Dennis Fung, Kenneth Goh, Abhishek Amal Sanyal


With threats, including cyber-attacks and data breaches, on the rise, law firms have become increasingly aware of the strategic benefit of internal risk management. Risk management leaders share with ALB on what their firms’ priorities are when tackling potential pitfalls.


How important is the internal risk management function in your firm? What are the big-picture risks currently top of mind of your internal risk managers?


DENNIS FUNG, chief operating officer and chief financial officer, Simmons & Simmons (Asia): In the complex legal landscape we navigate a multitude of risks daily across our Asia offices.

  • Conflict of interest: Transparency is key, with our policy mandating the prompt disclosure of any personal conflicts of interest, ensuring decisions prioritise clients.
  • Confidentiality: Client confidentiality is paramount. Our strict guidelines protect sensitive information, disclosed only when mandated by law.
  • Whistleblowing: A culture of openness prevails, with our whistleblowing policy empowering prompt reporting of unlawful conduct without fear of reprisal, fortifying our firm's integrity.
  • Anti-money laundering: Unwavering commitment to anti-money laundering regulations assures clients of diligent transaction handling.
  • Sanctions: Stringent compliance with sanctions safeguards our reputation and clients' interests.
  • Anti-bribery and corruption: We secure business through legitimate means, adhering to anti-bribery and corruption laws worldwide.
  • Anti-facilitation of tax evasion: Our zero-tolerance stance shields against tax evasion, ensuring unwavering honesty and integrity.
  • Mandatory disclosure: Proactive reporting of relevant arrangements to tax authorities underscores our commitment to transparency.


KENNETH GOH, head of risk and compliance, Dentons Rodyk: It is critical for us as risk management cuts across nearly all aspects of our firm. From our practice areas to non-practice areas such as IT, human resource, finance and office administration, there are risks, which can result in reputational damage, financial loss, and civil or criminal liability, or professional liability.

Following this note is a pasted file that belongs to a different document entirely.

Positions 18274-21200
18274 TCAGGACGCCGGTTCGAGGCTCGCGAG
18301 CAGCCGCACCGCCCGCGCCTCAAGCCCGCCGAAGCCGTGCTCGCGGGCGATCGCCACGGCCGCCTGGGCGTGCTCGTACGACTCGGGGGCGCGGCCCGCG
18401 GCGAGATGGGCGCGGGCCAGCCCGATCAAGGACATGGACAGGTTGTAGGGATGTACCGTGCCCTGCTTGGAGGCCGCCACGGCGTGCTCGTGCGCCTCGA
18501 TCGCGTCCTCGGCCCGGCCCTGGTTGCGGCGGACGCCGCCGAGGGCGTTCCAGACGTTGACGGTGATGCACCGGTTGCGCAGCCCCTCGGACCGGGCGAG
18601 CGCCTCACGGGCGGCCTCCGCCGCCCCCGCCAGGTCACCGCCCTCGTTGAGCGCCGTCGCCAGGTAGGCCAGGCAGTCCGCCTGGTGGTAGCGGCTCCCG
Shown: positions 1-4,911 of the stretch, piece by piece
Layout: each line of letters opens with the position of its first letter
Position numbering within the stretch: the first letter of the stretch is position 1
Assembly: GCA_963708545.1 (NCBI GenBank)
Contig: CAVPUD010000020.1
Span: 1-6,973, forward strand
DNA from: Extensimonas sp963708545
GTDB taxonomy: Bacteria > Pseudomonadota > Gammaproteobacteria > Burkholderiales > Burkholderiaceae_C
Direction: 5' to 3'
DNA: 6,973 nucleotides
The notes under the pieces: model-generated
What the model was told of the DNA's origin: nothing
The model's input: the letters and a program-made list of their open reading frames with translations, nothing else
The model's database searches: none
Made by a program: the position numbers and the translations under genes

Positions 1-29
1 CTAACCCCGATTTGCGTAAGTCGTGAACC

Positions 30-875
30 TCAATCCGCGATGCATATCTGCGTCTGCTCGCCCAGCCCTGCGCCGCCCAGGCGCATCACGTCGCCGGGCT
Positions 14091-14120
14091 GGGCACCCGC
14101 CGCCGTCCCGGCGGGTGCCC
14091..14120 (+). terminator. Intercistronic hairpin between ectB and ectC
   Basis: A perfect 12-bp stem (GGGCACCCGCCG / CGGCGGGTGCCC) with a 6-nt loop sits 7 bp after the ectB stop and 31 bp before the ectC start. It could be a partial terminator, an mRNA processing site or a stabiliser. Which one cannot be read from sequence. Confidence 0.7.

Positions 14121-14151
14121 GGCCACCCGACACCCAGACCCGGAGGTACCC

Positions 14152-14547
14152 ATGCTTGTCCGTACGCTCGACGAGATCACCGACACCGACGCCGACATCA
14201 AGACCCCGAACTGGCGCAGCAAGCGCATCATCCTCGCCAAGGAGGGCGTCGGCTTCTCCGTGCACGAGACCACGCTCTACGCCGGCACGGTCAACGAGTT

While the firm has a dedicated risk and compliance team, a firm-wide risk management approach is adopted. There are specially assigned senior partners in the firm, who, together with the chief operating officer, assist the risk and compliance team in dealing with risk management issues.

Big-picture risks include:

  • Money laundering and financing of terrorism:  Risk of inadvertently facilitating an illicit transaction is a pervasive risk, and one that must be mitigated by careful client due diligence measures on an ongoing basis.
  • Sanctions: Non-compliance with sanctions can have serious repercussions. Our anti-money laundering and financing of terrorism policy covers this risk and explains the steps required for compliance with all relevant sanctions regimes.
  • Cybercrime: Technology is a double-edged sword. The way we work has changed immeasurably for the better because of technology. Yet, it also presents opportunities for bad actors, e.g., through malware or phishing, to gain access to confidential or price-sensitive information.
  • Data breaches: The risk of disclosing personal data of clients or staff to a third party can happen easily as all it takes is an email with personal data or other sensitive data inadvertently sent to wrong recipient.
  • Inability to operate in emergencies or disasters: It would be calamitous if we are unable to continue operating because of a natural disaster or other emergency. A business continuity plan is essential to ensure our firm can continue operations.


ABHISHEK AMAL SANYAL, chief risk, audit and compliance officer, Khaitan & Co: As a type of professional services firm, law firms not only inherit the risks associated with operating as a professional services firm, but also must bear an additional risk load, which is inherent to providing legal services that are universally taken to be high on the scale of confidentiality, privacy, and sensitivity. Keeping this in mind, the importance of having an internal, integrated, risk management, compliance and internal audit framework at law firms is underscored. The presence of such an internal, integrated framework empowers law firms to control not only their own exposure to financial impact, regulatory scrutiny, and reputational loss, but also control, very importantly, for any adverse impact on the client.

The top risks that stand out for law firms today are related to the fairly recent and ongoing adoption of artificial intelligence into the daily fabric of legal work; the protection of client data from an information security and privacy perspective; the ongoing compliance to an ever-evolving and complex regulatory regime (such as for the requirements for prohibition of insider trading, and cross-border requirements for service provisioning); and, the ongoing management of client and vendor-related risks (such as for anti-money laundering / anti-terrorist funding considerations, and supplier-specific ethics and related service consumption considerations).



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